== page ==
Lewandowski v. Turner et al

Filing 9

ORDER Dismissing Case. Signed by U.S. District Judge Karen E. Schreier on 4/8/2013. (KC)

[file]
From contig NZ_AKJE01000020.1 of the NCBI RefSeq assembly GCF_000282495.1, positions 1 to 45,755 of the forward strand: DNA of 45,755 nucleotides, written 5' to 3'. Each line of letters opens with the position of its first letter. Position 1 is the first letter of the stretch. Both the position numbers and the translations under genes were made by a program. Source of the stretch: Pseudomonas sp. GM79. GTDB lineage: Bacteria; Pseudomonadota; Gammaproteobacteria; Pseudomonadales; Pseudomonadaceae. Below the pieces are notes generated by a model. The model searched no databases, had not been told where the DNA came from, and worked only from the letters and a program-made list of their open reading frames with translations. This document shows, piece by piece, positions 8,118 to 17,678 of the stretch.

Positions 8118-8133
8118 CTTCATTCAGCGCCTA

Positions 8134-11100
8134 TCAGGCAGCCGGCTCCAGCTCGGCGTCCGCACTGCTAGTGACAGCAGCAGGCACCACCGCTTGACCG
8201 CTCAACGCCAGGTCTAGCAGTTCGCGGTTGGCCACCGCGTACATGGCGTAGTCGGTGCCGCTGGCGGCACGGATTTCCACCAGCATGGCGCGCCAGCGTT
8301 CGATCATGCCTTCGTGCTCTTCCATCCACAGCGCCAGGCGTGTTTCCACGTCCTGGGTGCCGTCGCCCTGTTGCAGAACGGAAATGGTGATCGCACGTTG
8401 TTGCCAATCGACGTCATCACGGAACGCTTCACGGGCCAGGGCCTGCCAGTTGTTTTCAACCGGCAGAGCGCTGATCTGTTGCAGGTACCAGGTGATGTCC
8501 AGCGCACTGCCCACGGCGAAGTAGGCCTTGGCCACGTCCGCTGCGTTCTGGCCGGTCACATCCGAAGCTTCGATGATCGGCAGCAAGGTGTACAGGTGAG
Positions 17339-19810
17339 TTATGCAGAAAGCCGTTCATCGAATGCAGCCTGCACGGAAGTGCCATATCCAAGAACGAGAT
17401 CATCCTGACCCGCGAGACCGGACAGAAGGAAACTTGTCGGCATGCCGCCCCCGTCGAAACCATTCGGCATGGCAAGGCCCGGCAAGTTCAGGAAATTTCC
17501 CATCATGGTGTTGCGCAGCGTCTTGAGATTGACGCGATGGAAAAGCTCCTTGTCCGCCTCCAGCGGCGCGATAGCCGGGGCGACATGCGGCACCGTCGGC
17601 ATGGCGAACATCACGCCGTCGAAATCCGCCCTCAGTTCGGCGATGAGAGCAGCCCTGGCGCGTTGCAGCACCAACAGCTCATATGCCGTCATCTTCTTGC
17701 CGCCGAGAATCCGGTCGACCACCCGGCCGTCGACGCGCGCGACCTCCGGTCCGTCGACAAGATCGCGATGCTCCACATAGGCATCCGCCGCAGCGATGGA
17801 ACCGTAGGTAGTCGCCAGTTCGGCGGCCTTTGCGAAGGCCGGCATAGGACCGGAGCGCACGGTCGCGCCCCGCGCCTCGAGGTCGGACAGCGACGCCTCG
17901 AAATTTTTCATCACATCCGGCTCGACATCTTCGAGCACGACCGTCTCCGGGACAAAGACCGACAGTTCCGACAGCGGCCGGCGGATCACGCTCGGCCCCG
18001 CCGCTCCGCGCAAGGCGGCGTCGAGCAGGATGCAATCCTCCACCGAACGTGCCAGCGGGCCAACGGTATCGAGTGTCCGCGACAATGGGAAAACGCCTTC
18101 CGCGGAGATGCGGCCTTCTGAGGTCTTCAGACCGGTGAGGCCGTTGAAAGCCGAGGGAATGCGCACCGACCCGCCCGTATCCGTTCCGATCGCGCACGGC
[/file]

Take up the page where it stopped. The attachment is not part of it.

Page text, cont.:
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UNITED STATES DISTRICT COURT DISTRICT OF SOUTH DAKOTA CENTRAL DIVISION GREGORY ALLEN LEWANDOWSKI, Plaintiff, vs. COUNTY OF DAY; COURT EMPLOYEES OF PUBLIC DEFENDER’S OFFICE; PUBLIC PROSECUTOR’S OFFICE; CLERK OF COURT’S OFFICE; RANDY TURNER, Court appointed attorney, Day Co. Public Defender’s Office; CURT EWINGER, Court appointed attorney, Day Co. Public Defender’s Office; DANNY R. SMEINS, Public prosecutor, Day Co. Prosecutor’s Office; and SUSAN COMPAN, Clerk, Day Co. Clerk of Court’s Office, Defendants. ) ) ) ) ) ) ) ) ) ) ) ) ) ) ) ) ) ) ) ) ) ) ) ) Civ. 13-3011-KES ORDER DENYING LEAVE TO PROCEED IN FORMA PAUPERIS AND DISMISSING COMPLAINT Plaintiff, Gregory Allen Lewandowski, is an inmate at the South Dakota State Penitentiary in Sioux Falls, South Dakota. Lewandowski has filed a pro se civil rights lawsuit pursuant to 42 U.S.C. § 1983 and has requested leave to proceed in forma pauperis pursuant to 28 U.S.C. § 1915. Docket 1; Docket 3. Under the Prison Litigation Reform Act (PLRA), a prisoner who “brings a civil action or files an appeal in forma pauperis . . . shall be required to pay the full amount of a filing fee.” 28 U.S.C. § 1915(b)(1). The court may, however, accept partial payment of the initial filing fee where appropriate. Therefore, “ ‘[w]hen an inmate seeks pauper status, the only issue is whether the inmate pays the entire fee at the initiation of the proceedings or over a period of time under an installment plan.’ ” Henderson v. Norris, 129 F.3d 481, 483 (8th Cir. 1997) (quoting McGore v. Wrigglesworth, 114 F.3d 601, 604 (6th Cir. 1997)). Significantly, the PLRA prohibits a prisoner from requesting in forma pauperis status in an action or appeal if the prisoner has, on 3 or more prior occasions, while incarcerated or detained in any facility, brought an action or appeal in a court of the United States that was dismissed on the grounds that it is frivolous, malicious, or fails to state a claim upon which relief may be granted, unless the prisoner is under imminent danger of serious physical injury. § 1915(g) (emphasis added). Lewandowski has previously proceeded in forma pauperis in three other cases that were dismissed pursuant to the screening procedures of § 1915. See Lewandowski v. Day Cnty. Cir. Ct. et al., Civ. 094089; Lewandowski v. Flemmer, Civ. 11-4125; Lewandowski v. Day Cnty. Cir. Ct., Civ. 11-4106. Moreover, Lewandowski has not established that he is under imminent danger of serious physical injury. Accordingly, the court denies Lewandowski’s request to proceed in forma pauperis. Docket 3. Lewandowski must pay the requisite $350 filing fee. But the inquiry does not end there. The PLRA requires the court to screen Lewandowski’s complaint to determine whether any claims should be dismissed. Pursuant to the PLRA, the court must dismiss an action or any 2 portion thereof if the prisoner has raised a claim that “(i) is frivolous or malicious; (ii) fails to state a claim on which relief may be granted; or (iii) seeks monetary relief against a defendant who is immune from such relief.” § 1915(e)(2)(B)(i)–(iii). STANDARD OF REVIEW A claim “is frivolous where it lacks an arguable basis in law or in fact.” Neitzke v. Williams, 490 U.S. 319, 325 (1989). The court may, therefore, dismiss a claim as frivolous when it is “based on an indisputably meritless legal theory” or where the factual contentions “are clearly baseless.” Id. at 327. The court may dismiss a complaint for failure to state a claim when “it appears beyond doubt that the plaintiff can prove no set of facts in support of his claim which would entitle him to relief.” Conley v. Gibson, 355 U.S. 41, 45–46 (1957). In reviewing a complaint under this standard, “[t]he court must presume that the factual allegations in the complaint are true and accord all reasonable inferences from those facts to the [pleader].” Valiant-Bey v. Morris, 829 F.2d 1441, 1443 (8th Cir. 1987) (citing Holloway v. Lockhart, 792 F.2d 760, 762 (8th Cir. 1986)). Pro se complaints, “ ‘however inartfully pleaded,’ [are] held to ‘less stringent standards than formal pleadings drafted by lawyers.’ ” Estelle v. Gamble, 429 U.S. 97, 106 (1976) (quoting Haines v. Kerner, 404 U.S. 519, 520 (1972)); see also Frey v. City of Herculaneum, 44 F.3d 667, 671 (8th Cir. 1995) (noting that “civil rights pleadings should be construed liberally”). Nonetheless, 3 a pro se complaint must comply with the minimal requirements set forth in the Federal Rules of Civil Procedure, which specifically require pleadings to contain “a short and plain statement of the claim showing that the pleader is entitled to relief.” Fed. R. Civ. P. 8(a)(2). Moreover, although a pro se complaint need not contain detailed factual allegations, it must “allege facts sufficient to support the claims advanced.” Stone v. Harry, 364 F.3d 912, 914 (8th Cir. 2004). The court is not required to “supply additional facts, nor will [it] construct a legal theory that assumes facts that have not been pleaded.” Id. (citing Dunn v. White, 880 F.2d 1188, 1197 (10th Cir. 1989)). Finally, a pro se complaint must contain “more than labels and conclusions, and a formulaic recitation of the elements of a cause of action will not do.” Bell Atl. Corp. v. Twombly, 550 U.S. 544, 555 (2007). If the complaint does not contain these bare essentials, dismissal is appropriate. Beavers v. Lockhart, 755 F.2d 657, 663 (8th Cir. 1985). DISCUSSION “[T]o state a claim for relief under § 1983, a plaintiff must allege sufficient facts to show ‘(1) that the defendant(s) acted under color of state law, and (2) that the alleged wrongful conduct deprived the plaintiff of a constitutionally protected federal right.’ ” Zutz v. Nelson, 601 F.3d 842, 848 (8th Cir. 2010) (quoting Schmidt v. City of Bella Villa, 557 F.3d 564, 571 (8th Cir. 2009)). In the instant case, Lewandowski claims that defendants “allowed [t]he 5th Judicial Circuit Court to impose enhanced penalties of [p]rincipal 4 offence, provisions hidden meritless in the Part II (prior conviction charge) of [various docketed judgments].” Docket 1 at 3. Lewandowski therefore alleges that he has been falsely imprisoned for seven-and-one-half years “in a form of manstealing.” Id. To remedy the alleged violation, Lewandowski requests that the court vacate the illegal sentence and award him $7.5 million in damages. Id. at 4. The primary issue raised by Lewandowski’s complaint relates to the legality of his confinement.1 As the United States Supreme Court has noted, “habeas corpus is the exclusive remedy for a state prisoner who challenges the fact or duration of his confinement and seeks immediate or speedier release, even though such a claim may come within the literal terms of § 1983.” Heck v. Humphrey, 512 U.S. 477, 481 (1994) (citing Preiser v. Rodriguez, 411 U.S. 475, 488–90 (1973)). Therefore, insofar as Lewandowksi seeks to invalidate his allegedly illegal sentence, his sole remedy is a writ of habeas corpus. With respect to Lewandowski’s request for damages, the Supreme Court has held that in order to recover damages for allegedly unconstitutional conviction or imprisonment, or for other harm caused by actions whose unlawfulness would render a conviction or sentence invalid, a § 1983 plaintiff must prove that the conviction or sentence has been reversed on direct appeal, expunged by executive order, 1 Lewandowski has raised such issues twice before. See Lewandowski v. Day Cnty. Cir. Ct. et al., Civ 09-4089; Lewandowski v. Day Cnty. Cir. Ct., Civ 114106. In each case, the court dismissed Lewandowski’s complaint for failure to state a claim upon which relief may be granted. 5 declared invalid by a state tribunal authorized to make such determination, or called into question by a federal court’s issuance of a writ of habeas corpus. Heck, 512 U.S. at 486–87. Because Lewandowski has not alleged that his conviction has been invalidated, the court finds that he has failed to state a claim upon which relief may be granted. Accordingly, it is ORDERED that Lewandowski’s motion for leave to proceed in forma pauperis (Docket 3) is denied. Lewandowski must pay the $350 filing fee to the Clerk, U.S. District Court. IT IS FURTHER ORDERED that Lewandowski’s complaint (Docket 1) is dismissed for failure to state a claim upon which relief may be granted pursuant to 28 U.S.C. § 1915. Lewandowski is notified that he may not file any additional civil cases in forma pauperis unless he is “under imminent danger of serious physical injury” as set forth at 28 U.S.C. § 1915(g). Lewandowski may still file civil cases if the complaint is accompanied by the $350 filing fee applicable to civil actions. Dated April 8, 2013. BY THE COURT: /s/ Karen E. Schreier KAREN E. SCHREIER UNITED STATES DISTRICT JUDGE 6